Block on Trump's Asylum Ban Upheld by Supreme Court
Following the woes Ohio experienced in the 2004 election, the state legislature established "no fault" absentee voting and early, in-person (EIP) voting. In 2013, Ohio passed a statute decreasing the number of EIP days to 28, down from 35. The decrease in EIP days was an attempt to close a loophole: EIP voting and the voting registration deadline overlapped during a period subsequently called "Golden Week," meaning voters could register and vote at the same time. Election officials claimed that the reduction in EIP days, and the closing of this gap, was necessary to verify the identities of new voters, as state law requires that a voter's identity be confirmed before his or her ballot can be counted.
The NAACP, League of Women Voters, and several African American churches filed an equal protection challenge and a request for an injunction after the changes were made. The lawsuit also challenged the lack of statewide standards for EIP voting times: Not only was there no standard for how long EIP polling places could be open, but there was no standard for when they were open; for non-presidential elections, there were no evening hours at all and only one Sunday available. Particularly concerning was the fact that many African-Americans organized outings to polling places after church the Sunday before Election Day, but not every EIP polling place was open on Sundays.
Much of the factual analysis in Judge Peter C. Economus' opinion came from experts in sociology, statistics, and election law. The court accepted the opinions of the plaintiffs' experts, concluding not only that African Americans rely on EIP voting more than whites, but that they experienced significantly increased disparities in merely getting to a polling place to vote.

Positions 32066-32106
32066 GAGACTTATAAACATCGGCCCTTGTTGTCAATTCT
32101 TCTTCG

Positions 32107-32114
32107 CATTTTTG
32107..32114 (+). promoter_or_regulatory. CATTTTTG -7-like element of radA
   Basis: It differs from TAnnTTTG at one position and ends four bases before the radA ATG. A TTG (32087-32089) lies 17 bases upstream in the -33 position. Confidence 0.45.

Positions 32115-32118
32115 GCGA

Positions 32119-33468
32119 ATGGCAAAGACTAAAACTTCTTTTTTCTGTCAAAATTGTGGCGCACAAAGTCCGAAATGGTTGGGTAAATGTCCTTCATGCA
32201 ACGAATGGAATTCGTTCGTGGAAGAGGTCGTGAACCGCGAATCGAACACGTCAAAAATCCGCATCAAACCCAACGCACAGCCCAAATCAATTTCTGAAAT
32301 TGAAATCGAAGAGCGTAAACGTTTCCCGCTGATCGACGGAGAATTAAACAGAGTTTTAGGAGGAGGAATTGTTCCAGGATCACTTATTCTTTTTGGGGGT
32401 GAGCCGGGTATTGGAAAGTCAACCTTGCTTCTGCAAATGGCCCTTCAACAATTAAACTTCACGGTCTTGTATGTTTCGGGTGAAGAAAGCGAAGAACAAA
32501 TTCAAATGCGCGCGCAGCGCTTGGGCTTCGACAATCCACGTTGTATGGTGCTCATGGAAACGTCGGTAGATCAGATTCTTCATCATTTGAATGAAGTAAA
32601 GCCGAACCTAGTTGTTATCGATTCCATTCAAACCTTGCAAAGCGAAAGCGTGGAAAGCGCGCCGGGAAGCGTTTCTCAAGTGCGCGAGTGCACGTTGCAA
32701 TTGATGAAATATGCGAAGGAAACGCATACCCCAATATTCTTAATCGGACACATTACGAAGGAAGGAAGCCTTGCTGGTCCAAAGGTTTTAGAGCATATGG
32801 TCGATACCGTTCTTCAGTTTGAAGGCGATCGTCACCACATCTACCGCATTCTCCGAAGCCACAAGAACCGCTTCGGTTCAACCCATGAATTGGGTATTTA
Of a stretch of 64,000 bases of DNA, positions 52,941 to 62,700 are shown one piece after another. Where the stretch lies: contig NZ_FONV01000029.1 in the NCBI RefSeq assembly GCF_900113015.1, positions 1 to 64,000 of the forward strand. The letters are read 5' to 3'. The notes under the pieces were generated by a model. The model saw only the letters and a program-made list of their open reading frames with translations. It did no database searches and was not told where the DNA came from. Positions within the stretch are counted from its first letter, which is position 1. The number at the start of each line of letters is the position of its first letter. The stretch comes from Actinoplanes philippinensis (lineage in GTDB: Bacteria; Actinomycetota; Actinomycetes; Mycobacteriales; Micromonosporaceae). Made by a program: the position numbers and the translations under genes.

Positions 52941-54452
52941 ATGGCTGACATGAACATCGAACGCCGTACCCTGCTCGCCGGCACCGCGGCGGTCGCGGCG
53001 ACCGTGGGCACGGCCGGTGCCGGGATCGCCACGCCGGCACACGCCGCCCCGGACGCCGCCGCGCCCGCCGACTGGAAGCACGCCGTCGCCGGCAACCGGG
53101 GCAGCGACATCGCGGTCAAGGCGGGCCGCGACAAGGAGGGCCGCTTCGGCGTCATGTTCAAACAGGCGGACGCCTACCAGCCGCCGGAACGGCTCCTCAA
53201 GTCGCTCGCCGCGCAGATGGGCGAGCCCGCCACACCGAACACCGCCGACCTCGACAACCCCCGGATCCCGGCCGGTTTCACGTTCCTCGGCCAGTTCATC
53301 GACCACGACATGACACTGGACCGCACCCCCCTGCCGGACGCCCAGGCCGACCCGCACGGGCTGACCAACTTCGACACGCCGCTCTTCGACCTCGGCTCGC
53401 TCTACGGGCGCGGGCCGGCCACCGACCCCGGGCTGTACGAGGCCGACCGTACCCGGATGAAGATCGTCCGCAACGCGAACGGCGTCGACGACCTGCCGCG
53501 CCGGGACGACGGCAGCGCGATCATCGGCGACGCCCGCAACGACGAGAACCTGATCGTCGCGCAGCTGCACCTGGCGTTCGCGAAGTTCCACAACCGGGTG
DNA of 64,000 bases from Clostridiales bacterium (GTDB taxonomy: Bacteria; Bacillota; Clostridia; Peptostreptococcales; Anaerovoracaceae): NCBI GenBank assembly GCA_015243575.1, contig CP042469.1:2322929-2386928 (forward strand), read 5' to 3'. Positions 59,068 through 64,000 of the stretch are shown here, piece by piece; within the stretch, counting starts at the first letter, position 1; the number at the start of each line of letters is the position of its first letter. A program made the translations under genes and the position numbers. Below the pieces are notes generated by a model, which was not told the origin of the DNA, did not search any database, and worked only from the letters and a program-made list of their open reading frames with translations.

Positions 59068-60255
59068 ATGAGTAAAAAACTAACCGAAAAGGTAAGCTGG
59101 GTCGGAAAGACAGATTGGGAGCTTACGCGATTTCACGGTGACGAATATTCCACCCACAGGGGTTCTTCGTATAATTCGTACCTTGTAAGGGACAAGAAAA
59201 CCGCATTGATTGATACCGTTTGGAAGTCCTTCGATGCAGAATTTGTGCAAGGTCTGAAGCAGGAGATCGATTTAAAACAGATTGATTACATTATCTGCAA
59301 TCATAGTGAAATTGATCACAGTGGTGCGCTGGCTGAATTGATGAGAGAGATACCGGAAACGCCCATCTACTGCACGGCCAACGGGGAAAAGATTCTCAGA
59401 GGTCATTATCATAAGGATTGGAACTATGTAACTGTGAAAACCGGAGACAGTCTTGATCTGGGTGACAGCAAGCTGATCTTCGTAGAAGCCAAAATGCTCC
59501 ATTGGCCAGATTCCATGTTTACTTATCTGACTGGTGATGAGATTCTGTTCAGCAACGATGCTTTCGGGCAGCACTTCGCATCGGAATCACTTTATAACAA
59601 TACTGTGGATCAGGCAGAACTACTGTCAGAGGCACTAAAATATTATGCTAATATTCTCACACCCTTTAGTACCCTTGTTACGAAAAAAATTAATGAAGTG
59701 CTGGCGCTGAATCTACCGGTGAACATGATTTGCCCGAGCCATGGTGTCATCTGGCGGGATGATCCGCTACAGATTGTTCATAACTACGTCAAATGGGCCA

Because a grant of an injunction requires assessing the chance of success on the merits, the court went into the equal protection analysis. Shortening the EIP period from 35 to 28 days, the court said, is a significant burden that could impact thousands of voters. Similarly, eliminating Golden Week had the potential to burden thousands of voters -- especially poorer individuals without access to transportation. Providing only one Sunday for EIP voting impacting the "Souls to Polls" programs, where churches organized buses to take parishioners to EIP polling places after church.
Ohio justified the new restrictions by citing fraud prevention and the need to cut costs. The state it claimed that it was too expensive to maintain so many EIP polling places and to go through the additional burden of verifying voter registrations made the same day the person voted. The court wasn't convinced by the fraud angle; fraud could just as easily be accomplished by fraudulently registering one day before the registration period ended and then casting an EIP ballot. Nor was the court convinced that cost-cutting was enough to justify the restrictions -- but only because there was no evidence regarding the costs of a 28-day EIP period compared to a 35-day period.
Finding the state's justifications "relatively hollow," Economus found an equal protection violation, ordered that the new law not be enforced, and that evening voting hours be adopted in the two weeks leading up to the election. Economus also prevented individual Boards of Election from establishing their own hours.
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